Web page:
EUROPEAN COMMISSION

Brussels, 12.10.2011 SEC(2011) 1200

COMMISSION STAFF WORKING PAPER CROATIA 2011 PROGRESS REPORT Accompanying the document COMMUNICATION FROM THE COMMISSION TO THE EUROPEAN PARLIAMENT AND THE COUNCIL Enlargement Strategy and Main Challenges 2011-2012 {COM(2011) 666}

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TABLE OF CONTENTS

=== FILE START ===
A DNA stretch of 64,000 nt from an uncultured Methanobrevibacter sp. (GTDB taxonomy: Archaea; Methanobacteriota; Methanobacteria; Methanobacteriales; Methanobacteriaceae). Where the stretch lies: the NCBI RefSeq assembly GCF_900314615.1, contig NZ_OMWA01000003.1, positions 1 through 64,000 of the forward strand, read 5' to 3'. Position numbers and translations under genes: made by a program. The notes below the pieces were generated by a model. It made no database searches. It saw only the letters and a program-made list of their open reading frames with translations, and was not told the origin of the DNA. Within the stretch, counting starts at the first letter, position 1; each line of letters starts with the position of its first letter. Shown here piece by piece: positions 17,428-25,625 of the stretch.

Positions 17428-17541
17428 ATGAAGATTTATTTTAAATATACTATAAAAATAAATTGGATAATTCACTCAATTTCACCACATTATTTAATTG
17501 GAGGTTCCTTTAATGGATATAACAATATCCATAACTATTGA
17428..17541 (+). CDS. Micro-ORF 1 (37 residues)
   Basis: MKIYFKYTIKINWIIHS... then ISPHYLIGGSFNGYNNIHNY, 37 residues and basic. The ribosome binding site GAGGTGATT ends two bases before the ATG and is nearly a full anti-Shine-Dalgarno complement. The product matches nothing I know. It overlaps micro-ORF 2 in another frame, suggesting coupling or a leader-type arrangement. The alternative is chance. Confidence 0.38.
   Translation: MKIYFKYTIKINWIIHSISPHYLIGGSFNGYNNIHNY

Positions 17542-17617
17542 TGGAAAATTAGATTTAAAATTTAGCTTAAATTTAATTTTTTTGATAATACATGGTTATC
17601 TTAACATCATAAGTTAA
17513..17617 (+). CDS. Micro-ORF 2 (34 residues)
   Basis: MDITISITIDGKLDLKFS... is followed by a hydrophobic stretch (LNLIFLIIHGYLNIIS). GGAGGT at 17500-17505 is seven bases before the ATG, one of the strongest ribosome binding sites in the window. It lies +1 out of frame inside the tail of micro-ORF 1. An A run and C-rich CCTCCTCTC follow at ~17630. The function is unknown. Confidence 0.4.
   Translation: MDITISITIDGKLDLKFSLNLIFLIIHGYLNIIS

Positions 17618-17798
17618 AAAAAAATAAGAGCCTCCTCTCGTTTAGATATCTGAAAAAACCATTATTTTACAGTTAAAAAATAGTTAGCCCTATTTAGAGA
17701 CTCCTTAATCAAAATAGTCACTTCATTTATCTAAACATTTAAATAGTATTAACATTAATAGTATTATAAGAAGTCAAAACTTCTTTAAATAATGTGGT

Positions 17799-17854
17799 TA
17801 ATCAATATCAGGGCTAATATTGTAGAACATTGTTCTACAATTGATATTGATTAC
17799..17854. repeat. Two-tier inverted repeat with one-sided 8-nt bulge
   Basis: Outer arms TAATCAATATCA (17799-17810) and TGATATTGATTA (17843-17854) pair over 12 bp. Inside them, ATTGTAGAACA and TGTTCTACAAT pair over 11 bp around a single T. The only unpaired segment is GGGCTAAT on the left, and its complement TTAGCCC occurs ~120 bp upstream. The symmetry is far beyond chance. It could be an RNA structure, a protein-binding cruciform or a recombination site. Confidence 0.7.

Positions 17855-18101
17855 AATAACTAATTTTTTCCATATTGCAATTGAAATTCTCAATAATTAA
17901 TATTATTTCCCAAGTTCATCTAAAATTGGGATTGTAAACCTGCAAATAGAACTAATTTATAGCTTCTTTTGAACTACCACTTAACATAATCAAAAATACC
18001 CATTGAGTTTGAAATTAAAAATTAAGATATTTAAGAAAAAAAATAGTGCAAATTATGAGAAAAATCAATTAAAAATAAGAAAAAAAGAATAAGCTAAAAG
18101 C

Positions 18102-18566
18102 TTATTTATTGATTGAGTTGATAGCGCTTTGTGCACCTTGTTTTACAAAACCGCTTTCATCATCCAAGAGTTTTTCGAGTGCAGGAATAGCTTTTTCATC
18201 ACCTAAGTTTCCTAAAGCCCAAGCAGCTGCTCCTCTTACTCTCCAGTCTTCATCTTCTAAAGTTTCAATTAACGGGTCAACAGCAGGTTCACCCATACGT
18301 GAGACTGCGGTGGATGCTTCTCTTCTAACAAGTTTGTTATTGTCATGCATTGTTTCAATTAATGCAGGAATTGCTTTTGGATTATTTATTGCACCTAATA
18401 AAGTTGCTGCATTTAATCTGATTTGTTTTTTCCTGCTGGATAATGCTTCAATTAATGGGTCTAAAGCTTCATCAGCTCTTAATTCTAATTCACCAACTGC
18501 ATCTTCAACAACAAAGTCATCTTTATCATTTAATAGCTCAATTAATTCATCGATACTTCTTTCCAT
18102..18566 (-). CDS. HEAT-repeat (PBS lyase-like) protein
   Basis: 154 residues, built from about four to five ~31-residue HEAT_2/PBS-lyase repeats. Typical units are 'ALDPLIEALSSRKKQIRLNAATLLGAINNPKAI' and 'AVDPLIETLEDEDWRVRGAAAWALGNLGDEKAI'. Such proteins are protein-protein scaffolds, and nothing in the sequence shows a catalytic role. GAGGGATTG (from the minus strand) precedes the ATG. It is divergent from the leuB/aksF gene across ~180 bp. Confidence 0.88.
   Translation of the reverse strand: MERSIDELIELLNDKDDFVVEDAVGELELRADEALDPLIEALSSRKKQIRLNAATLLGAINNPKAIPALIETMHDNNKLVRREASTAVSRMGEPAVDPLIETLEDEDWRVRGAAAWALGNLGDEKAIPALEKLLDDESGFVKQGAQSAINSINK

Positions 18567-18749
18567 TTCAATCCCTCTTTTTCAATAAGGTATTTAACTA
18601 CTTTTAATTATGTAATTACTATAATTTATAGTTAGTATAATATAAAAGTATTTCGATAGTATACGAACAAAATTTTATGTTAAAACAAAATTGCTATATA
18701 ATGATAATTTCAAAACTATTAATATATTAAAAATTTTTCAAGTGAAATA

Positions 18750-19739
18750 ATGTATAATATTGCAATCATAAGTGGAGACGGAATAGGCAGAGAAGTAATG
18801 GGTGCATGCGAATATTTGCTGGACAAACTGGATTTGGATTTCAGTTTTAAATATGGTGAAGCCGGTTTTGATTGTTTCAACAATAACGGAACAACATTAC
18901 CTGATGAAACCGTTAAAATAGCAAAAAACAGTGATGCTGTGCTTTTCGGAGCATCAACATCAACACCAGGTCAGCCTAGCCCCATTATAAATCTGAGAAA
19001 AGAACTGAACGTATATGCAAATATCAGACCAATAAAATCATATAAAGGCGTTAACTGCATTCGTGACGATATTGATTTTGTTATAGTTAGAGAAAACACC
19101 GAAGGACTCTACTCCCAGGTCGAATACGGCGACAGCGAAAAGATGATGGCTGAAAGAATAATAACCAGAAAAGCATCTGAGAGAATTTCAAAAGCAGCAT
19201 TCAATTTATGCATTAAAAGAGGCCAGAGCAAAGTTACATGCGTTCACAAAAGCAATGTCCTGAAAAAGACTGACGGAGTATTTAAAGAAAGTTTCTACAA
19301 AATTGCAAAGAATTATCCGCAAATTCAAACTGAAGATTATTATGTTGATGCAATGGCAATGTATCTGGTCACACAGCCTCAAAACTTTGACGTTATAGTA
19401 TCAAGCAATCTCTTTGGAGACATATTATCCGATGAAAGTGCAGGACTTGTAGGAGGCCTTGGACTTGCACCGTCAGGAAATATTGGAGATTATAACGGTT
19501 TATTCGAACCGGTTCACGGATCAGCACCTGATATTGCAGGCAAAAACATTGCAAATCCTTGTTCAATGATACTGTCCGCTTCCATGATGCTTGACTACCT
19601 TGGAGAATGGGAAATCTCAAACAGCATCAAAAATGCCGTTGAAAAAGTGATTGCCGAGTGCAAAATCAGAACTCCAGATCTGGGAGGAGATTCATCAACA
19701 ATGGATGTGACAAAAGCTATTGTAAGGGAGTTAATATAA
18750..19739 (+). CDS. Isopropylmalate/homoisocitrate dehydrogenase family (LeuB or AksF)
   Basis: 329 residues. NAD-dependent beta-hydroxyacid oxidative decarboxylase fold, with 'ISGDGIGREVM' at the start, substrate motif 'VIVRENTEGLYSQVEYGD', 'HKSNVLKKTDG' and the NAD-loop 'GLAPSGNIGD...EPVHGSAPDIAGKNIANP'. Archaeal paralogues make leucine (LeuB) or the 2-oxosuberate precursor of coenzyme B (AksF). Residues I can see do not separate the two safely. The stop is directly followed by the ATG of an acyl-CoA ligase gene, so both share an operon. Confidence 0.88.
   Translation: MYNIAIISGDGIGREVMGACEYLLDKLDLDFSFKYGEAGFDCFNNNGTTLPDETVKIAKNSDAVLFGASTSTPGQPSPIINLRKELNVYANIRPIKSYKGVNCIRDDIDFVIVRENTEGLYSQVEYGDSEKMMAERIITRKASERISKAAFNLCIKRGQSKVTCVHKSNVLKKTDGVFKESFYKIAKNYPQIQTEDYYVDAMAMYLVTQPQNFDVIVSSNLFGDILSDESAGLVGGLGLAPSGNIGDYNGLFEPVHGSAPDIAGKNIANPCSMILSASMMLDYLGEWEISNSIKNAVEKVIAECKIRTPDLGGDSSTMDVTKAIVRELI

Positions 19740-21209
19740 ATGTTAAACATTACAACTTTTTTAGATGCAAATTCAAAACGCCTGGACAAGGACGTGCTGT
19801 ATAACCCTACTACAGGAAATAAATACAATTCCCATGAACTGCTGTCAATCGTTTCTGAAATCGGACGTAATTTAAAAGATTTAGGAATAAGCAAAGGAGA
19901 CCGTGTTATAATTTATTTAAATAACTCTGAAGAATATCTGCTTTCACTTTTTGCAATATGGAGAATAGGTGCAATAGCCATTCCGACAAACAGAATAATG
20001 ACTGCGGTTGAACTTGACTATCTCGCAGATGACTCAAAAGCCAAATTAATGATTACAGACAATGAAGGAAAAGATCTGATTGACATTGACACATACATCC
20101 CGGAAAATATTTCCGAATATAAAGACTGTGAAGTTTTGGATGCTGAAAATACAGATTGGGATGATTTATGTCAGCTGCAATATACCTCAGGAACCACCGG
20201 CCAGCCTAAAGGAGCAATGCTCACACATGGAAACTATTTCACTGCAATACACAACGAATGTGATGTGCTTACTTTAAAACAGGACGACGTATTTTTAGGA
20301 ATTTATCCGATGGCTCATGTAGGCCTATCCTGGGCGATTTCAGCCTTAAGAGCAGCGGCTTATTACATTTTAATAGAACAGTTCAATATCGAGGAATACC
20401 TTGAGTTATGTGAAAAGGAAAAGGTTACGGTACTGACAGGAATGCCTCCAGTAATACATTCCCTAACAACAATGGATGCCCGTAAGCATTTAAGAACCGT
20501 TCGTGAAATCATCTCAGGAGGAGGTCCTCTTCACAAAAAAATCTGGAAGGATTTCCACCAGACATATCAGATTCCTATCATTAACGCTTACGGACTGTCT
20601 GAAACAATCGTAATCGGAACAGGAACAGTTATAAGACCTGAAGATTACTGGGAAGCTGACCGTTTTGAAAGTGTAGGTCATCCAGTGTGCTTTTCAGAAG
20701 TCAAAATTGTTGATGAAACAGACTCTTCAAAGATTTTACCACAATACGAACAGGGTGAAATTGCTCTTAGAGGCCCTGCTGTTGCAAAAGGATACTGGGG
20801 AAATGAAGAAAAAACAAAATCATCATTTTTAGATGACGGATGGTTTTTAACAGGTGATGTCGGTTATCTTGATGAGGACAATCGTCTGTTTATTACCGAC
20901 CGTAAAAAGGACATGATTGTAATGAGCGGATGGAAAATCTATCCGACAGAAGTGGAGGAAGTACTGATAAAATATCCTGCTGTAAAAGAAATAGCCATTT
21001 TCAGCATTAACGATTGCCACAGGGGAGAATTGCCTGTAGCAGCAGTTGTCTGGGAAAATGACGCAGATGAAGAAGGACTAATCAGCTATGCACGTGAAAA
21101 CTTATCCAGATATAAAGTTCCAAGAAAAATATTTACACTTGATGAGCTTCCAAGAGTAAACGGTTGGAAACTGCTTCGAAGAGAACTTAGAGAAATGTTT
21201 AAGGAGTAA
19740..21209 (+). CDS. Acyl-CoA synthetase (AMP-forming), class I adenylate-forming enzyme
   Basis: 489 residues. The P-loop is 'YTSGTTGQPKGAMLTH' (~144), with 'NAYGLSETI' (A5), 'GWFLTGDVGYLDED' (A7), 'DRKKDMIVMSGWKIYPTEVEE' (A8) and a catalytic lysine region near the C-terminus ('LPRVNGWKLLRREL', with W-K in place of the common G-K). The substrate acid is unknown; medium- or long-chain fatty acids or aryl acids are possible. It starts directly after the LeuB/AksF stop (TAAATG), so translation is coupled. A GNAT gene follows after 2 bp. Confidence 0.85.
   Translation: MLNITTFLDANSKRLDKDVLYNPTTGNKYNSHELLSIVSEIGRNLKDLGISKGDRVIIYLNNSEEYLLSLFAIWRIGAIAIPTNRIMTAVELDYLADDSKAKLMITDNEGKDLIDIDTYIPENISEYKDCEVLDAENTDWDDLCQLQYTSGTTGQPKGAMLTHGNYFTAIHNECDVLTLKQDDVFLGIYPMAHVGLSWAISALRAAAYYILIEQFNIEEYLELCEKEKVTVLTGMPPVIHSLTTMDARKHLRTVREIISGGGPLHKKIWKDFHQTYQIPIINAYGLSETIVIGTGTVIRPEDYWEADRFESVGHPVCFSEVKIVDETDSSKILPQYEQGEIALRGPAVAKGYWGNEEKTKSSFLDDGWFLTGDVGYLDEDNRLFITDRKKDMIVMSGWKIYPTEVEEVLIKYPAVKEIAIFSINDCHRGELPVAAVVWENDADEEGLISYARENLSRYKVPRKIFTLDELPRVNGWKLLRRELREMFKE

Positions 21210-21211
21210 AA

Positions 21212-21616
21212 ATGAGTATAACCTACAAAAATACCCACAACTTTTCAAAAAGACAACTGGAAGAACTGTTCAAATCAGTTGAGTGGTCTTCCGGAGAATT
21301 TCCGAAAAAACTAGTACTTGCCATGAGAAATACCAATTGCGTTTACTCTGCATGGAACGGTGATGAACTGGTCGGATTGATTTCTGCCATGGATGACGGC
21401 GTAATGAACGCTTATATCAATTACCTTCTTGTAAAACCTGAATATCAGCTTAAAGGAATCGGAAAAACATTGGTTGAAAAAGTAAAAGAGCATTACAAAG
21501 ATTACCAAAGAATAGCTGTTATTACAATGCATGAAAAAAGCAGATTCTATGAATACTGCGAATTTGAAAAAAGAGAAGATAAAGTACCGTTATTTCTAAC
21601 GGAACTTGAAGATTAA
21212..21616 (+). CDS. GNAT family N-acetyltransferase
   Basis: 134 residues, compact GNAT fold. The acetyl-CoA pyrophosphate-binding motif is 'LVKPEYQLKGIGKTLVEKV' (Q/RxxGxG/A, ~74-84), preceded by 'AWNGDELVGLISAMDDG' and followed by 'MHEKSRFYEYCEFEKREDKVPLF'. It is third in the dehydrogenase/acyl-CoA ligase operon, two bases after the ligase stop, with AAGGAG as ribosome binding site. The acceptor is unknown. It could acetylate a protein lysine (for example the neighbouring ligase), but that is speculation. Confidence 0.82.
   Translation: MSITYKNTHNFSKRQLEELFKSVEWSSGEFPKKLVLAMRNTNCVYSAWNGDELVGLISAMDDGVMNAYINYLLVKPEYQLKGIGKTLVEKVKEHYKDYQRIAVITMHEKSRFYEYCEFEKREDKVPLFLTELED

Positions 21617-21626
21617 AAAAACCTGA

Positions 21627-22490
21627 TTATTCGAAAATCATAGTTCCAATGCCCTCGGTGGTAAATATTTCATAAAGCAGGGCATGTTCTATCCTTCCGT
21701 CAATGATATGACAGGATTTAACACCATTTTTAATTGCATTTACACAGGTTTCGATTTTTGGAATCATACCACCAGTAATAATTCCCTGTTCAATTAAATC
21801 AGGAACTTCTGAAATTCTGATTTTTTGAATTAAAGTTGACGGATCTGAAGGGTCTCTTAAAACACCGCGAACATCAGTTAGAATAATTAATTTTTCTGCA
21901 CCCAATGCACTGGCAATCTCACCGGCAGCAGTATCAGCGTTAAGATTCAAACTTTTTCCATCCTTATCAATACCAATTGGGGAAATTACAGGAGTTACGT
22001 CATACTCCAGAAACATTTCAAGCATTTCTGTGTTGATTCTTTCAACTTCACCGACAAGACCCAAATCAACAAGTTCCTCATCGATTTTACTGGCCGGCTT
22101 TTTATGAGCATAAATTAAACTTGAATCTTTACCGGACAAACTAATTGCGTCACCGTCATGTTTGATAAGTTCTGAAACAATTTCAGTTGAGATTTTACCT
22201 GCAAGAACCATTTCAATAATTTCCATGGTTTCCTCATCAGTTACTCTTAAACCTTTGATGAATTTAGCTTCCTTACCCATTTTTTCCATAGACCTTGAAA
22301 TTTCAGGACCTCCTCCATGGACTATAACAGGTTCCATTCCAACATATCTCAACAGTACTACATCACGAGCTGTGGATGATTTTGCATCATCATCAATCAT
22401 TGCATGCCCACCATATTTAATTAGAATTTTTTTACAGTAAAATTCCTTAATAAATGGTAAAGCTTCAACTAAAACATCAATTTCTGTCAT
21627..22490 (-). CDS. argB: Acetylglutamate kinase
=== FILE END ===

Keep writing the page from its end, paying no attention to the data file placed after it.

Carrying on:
1. 1.1. 1.2. 1.3. 2. 2.1. 2.2. 2.3. 3. 3.1. 3.2. 4. 4.1. 4.2. 4.3. 4.4. 4.5. 4.6. 4.7. 4.8. 4.9. 4.10. 4.11. 4.12. 4.13. 4.14. 4.15. 4.16. 4.17. Introduction .................................................................................................................. 3 Preface.......................................................................................................................... 3 Context ......................................................................................................................... 3 Relations between the EU and Croatia......................................................................... 3 Political criteria ............................................................................................................ 5 Democracy and the rule of law .................................................................................... 5 Human rights and the protection of minorities ............................................................ 5 Regional issues and international obligations .............................................................. 8 Economic criteria ....................................................................................................... 16 The existence of a functioning market economy ....................................................... 16 The capacity to cope with competitive pressure and market forces within the Union .................................................................................................................................... 22 Ability to assume the obligations of membership...................................................... 22 Chapter 1: Free movement of goods .......................................................................... 25 Chapter 2: Freedom of movement for workers .......................................................... 26 Chapter 3: Right of establishment and freedom to provide services ......................... 27 Chapter 4: Free movement of capital ......................................................................... 28 Chapter 5: Public procurement................................................................................... 29 Chapter 6: Company law............................................................................................ 30 Chapter 7: Intellectual property law........................................................................... 30 Chapter 8: Competition policy ................................................................................... 31 Chapter 9: Financial Services..................................................................................... 32 Chapter 10: Information society and media ............................................................... 33 Chapter 11: Agriculture and rural development......................................................... 34 Chapter 12: Food safety, veterinary and phytosanitary policy .................................. 35 Chapter 13: Fisheries.................................................................................................. 35 Chapter 14: Transport policy ..................................................................................... 36 Chapter 15: Energy .................................................................................................... 37 Chapter 16: Taxation.................................................................................................. 39 Chapter 17: Economic and Monetary policy ............................................................. 39